- Authorities concerned over young mothers’ unwillingness to breastfeed
Most young mothers are said to be unwilling to breastfeed their babies immediately after birth claiming they do not produce any or enough milk, thereby depriving their newborn babies all adequate nutrients and antibodies they so much need.
This was revealed by Letsholathebe II Memorial Hospital midwife Gasefetole Balapi at the commemoration of breastfeeding week which was held under the theme ‘Step up breastfeeding, educate and support’ recently.
Balapi highlighted that breastfeeding provides a baby with nutrients and antibodies that protect against illnesses that are common in babies. She further said it is highly recommended that breastfeeding should be initiated within the first hour after birth and continued for the first 6 months of life with appropriate, safe and adequate complementary foods at six months, and continued up to two years or beyond.
She added that the very first milk which seems to be watery is needed by the new born as it contains high amounts of antibodies. She has encouraged new mothers to breastfeed the baby immediately in order for them to receive those important antibodies.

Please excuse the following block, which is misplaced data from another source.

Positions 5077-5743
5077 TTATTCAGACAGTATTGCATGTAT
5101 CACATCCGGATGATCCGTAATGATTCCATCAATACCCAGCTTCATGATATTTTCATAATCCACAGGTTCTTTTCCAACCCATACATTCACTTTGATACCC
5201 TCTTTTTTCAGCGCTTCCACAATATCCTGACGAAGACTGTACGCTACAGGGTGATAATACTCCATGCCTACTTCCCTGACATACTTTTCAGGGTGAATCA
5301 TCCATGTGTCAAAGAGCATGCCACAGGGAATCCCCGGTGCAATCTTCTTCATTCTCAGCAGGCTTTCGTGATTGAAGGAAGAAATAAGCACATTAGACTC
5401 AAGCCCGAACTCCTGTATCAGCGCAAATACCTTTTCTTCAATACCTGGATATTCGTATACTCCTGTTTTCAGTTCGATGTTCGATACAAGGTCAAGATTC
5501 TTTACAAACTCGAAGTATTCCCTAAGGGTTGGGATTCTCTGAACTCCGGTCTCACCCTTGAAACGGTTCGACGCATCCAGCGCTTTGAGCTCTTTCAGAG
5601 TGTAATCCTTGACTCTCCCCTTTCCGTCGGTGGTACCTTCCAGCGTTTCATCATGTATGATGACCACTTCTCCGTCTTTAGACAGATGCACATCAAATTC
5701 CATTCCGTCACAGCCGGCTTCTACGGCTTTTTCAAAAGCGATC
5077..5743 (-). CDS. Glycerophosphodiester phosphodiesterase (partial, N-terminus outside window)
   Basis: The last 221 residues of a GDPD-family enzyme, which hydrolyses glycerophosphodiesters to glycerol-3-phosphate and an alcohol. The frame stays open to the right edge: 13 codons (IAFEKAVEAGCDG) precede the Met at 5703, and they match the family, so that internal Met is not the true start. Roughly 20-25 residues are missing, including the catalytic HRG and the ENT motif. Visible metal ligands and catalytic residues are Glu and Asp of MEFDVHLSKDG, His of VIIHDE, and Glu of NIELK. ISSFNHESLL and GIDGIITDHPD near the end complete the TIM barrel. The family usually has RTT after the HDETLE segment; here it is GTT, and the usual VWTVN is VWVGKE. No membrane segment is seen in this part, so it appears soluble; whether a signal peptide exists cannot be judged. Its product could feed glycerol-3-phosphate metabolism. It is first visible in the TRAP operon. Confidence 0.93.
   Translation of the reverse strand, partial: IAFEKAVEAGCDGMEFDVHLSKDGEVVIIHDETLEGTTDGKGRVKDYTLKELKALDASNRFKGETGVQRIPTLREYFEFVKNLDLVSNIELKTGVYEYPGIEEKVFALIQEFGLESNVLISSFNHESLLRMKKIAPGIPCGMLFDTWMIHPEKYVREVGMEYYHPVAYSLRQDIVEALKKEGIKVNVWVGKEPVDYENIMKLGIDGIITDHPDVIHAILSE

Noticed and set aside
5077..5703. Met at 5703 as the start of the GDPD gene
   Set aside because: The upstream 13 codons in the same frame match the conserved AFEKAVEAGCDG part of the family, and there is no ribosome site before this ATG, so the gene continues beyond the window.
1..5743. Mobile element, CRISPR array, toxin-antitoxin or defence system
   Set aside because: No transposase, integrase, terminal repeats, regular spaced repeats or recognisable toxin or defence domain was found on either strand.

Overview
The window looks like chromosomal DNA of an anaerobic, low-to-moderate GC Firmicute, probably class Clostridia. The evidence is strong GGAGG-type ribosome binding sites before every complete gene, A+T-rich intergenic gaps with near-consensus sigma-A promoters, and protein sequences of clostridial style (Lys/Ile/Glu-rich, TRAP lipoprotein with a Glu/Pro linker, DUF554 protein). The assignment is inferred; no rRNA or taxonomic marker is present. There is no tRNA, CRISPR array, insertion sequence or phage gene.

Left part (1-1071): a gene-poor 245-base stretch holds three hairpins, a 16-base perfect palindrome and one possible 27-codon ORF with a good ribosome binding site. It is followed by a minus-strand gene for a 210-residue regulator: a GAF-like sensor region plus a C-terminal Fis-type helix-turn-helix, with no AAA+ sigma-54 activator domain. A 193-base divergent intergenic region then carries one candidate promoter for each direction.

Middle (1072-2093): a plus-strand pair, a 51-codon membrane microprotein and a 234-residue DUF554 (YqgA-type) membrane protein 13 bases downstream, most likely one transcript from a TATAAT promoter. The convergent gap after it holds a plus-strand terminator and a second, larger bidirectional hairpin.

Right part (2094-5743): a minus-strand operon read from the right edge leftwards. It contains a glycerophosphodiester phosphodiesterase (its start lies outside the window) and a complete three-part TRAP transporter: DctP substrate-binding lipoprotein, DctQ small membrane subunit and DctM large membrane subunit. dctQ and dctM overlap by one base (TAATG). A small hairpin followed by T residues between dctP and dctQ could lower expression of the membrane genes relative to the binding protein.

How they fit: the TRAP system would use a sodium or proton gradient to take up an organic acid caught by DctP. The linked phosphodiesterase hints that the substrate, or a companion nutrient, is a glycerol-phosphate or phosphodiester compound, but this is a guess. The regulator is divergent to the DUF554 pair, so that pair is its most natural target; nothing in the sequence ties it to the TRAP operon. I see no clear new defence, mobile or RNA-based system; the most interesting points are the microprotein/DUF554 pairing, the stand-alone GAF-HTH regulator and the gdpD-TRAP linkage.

Balapi has also encouraged breastfeeding mothers to give their babies enough time to feed and to be in the right posture so that they baby is able to suck out milk properly without chocking or not getting enough milk.
Chief Registered Nurse at Moeti Clinic Alice Kwerepe raised awareness about the risks and disadvantages of formula milk especially in vulnerable populations. She stated that the bottles used for giving formula milk can be easily contaminated and cause diseases.
“Nearly half of diarrhoea episodes and one third of respiratory infections are due to lack of breastfeeding,” she said.
Kwerepe also said that breastfeeding was also economically viable as mothers do not need to buy milk, feeding bottles, brushes used to wash and also the expensive sterilizing liquids used.
“Do not start formula milk immediately after maternity leave but instead pump some milk for the baby so that they continue with breast milk for at least for two years to ensure the baby gets the necessary nutrition needed,” she advised.
Meanwhile Specially Elected Councilor Hon Brigadier Letsogile Motsumi indicated breastfeeding is a human right that needs to be respected, protected and promoted.
Motsumi also noted that nutrient education and counseling on breastfeeding is conducted every month during Ante Natal Care for pregnant women and Child Welfare clinic visits, and therefore encouraged mothers to always attend as the practice has been found to be very effective.
Motsumi has also called on parents and the community at large to come together to support, promote and protect breastfeeding as it reduces inequalities amongst individuals, communities and nations.
He urged employers as well to provide breastfeeding friendly work environment to support breastfeeding mothers.